Edited by Léo-Paul Dana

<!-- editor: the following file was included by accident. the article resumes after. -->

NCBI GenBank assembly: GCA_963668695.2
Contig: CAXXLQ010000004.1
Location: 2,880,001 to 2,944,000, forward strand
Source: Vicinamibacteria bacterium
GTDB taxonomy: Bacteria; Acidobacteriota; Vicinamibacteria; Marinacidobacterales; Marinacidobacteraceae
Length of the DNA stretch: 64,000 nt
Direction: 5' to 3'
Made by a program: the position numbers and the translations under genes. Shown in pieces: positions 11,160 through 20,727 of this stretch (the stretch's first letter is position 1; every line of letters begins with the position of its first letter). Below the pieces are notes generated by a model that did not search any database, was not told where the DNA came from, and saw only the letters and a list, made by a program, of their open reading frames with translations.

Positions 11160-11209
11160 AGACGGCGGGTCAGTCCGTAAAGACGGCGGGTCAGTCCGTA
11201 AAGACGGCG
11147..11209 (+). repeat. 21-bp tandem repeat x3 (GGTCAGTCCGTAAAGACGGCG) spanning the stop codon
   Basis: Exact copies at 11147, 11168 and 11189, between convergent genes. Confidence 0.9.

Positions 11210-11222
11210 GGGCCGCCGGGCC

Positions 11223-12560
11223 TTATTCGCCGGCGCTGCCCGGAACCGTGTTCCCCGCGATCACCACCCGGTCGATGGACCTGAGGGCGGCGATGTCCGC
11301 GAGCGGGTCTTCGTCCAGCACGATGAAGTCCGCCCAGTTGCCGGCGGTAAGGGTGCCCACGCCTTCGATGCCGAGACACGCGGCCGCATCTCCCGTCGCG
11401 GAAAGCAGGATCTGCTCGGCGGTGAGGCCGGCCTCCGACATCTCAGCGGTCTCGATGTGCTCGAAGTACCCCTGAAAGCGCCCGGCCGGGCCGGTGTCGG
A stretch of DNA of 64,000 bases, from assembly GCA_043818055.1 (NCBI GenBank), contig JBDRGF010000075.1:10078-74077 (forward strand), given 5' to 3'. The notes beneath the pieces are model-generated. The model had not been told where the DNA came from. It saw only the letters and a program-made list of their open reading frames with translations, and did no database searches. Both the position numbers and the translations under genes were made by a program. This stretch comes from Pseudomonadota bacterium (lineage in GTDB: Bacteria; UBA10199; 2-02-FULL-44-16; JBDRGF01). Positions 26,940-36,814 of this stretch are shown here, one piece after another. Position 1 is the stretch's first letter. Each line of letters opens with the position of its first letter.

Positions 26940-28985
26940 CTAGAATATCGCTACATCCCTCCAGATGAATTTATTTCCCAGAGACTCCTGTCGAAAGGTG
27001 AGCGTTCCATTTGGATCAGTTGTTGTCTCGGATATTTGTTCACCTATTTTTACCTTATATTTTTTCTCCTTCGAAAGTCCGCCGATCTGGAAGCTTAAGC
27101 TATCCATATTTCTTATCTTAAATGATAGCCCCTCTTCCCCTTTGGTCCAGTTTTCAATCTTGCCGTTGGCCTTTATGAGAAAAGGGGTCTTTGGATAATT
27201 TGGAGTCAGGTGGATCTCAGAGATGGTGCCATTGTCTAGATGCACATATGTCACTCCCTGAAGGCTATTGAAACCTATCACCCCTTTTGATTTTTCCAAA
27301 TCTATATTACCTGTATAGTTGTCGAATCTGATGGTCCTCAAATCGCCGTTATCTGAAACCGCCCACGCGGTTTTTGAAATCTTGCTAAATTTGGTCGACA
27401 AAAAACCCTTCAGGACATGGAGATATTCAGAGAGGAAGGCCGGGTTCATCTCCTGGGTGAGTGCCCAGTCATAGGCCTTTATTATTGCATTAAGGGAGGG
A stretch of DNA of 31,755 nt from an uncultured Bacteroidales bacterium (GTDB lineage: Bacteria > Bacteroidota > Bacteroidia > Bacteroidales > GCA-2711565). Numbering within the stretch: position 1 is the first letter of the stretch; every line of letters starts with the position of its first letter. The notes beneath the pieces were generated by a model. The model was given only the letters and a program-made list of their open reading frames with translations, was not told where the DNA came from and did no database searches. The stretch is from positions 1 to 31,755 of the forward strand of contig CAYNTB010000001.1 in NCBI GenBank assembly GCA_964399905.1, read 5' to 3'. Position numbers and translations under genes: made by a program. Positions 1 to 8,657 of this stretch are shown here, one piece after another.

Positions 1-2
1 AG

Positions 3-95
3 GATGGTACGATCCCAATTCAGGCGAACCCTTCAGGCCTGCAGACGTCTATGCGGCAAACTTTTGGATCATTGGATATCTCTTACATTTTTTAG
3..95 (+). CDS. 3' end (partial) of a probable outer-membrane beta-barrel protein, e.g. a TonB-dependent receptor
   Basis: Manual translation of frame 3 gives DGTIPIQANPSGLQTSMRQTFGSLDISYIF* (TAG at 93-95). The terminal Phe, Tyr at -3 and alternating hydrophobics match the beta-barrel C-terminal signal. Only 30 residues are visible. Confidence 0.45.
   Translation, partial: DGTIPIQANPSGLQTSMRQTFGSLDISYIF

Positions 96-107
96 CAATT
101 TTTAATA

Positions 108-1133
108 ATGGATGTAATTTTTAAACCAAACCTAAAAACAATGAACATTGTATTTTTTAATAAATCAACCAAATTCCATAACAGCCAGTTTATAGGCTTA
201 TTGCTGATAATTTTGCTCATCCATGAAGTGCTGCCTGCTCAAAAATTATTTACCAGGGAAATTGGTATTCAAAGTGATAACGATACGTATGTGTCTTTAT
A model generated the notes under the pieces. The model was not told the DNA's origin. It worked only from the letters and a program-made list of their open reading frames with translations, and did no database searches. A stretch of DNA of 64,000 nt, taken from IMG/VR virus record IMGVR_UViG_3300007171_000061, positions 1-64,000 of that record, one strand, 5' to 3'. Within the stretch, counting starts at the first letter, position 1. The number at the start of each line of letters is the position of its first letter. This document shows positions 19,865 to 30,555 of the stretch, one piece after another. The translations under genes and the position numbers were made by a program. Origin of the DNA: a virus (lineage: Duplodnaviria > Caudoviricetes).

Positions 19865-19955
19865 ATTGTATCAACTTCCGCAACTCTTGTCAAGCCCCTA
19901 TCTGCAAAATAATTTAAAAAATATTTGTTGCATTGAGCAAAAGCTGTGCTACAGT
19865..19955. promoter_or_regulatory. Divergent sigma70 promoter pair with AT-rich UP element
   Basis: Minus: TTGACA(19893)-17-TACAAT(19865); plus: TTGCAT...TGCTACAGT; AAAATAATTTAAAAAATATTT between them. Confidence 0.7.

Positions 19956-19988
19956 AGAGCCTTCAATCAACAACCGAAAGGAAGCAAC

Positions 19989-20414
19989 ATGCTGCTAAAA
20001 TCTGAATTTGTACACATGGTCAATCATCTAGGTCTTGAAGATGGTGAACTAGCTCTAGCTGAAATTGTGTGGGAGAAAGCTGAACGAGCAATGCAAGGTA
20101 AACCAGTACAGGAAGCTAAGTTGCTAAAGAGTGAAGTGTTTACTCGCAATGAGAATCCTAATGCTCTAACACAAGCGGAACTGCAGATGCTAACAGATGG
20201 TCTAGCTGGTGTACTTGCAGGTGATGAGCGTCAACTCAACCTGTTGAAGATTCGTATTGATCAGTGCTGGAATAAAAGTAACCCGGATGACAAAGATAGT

Paul W. Beamish and Jane W. Lu Japanese small and medium sized ﬁrms (SMEs) are internationalizing at an accelerating rate.* Using a longitudinal dataset, this research provides a comprehensive analysis of this phenomenon in terms of Japanese SMEs’ foreign direct investments (FDIs), a most entrepreneurial form of internationalization. The analysis in this research answers questions concerning how Japanese SMEs have made foreign direct investment in terms of the timing of entry, and of the sectors and locations of these investments. The analysis also explores the diﬀerences in subsidiary characteristics across sectors and regions, and it links these diﬀerences in characteristics to the performance of Japanese SMEs’ international subsidiaries. Japanese SMEs’ joint ventures outperformed their wholly-owned subsidiaries, while subsidiary performance is positively correlated with subsidiary age and investment size but negatively correlated with the level of Japanese control. With the decline in trade barriers and the advance in technology, SMEs are playing an increasingly important role in international markets (Oviatt and McDougall, 1994, 1999). As a consequence of this surge, the internationalization of SMEs began to attract greater levels of attention in both the entrepreneurship literature and the international business literature. This increased attention led to the birth of a new academic ﬁeld: international entrepreneurship, which is at the intersection of the two literatures (McDougall and Oviatt, 2000). Within this new yet fast-growing ﬁeld, studies have looked at the internationalization of SMEs from a variety of countries. However, to the best of our knowledge, there is little systematic investigation...
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